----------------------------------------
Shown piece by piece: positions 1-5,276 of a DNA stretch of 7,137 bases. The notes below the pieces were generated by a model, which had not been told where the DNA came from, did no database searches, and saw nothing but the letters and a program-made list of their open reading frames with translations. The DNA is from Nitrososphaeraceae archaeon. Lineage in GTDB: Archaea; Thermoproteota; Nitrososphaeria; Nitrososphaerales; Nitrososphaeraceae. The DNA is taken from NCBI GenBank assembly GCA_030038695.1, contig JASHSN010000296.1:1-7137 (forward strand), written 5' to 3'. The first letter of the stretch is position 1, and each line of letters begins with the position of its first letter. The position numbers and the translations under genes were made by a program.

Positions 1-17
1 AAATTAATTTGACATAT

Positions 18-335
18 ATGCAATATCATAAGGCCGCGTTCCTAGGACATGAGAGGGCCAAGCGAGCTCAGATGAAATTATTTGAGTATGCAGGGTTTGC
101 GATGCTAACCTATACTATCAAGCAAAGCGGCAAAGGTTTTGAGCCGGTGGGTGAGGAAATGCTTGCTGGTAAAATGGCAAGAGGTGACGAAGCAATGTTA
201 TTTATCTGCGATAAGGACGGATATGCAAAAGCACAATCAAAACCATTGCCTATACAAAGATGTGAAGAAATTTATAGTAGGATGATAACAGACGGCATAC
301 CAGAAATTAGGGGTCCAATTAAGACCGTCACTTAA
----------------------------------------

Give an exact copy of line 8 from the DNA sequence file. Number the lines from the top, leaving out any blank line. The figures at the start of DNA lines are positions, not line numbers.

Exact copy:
301 CAGAAATTAGGGGTCCAATTAAGACCGTCACTTAA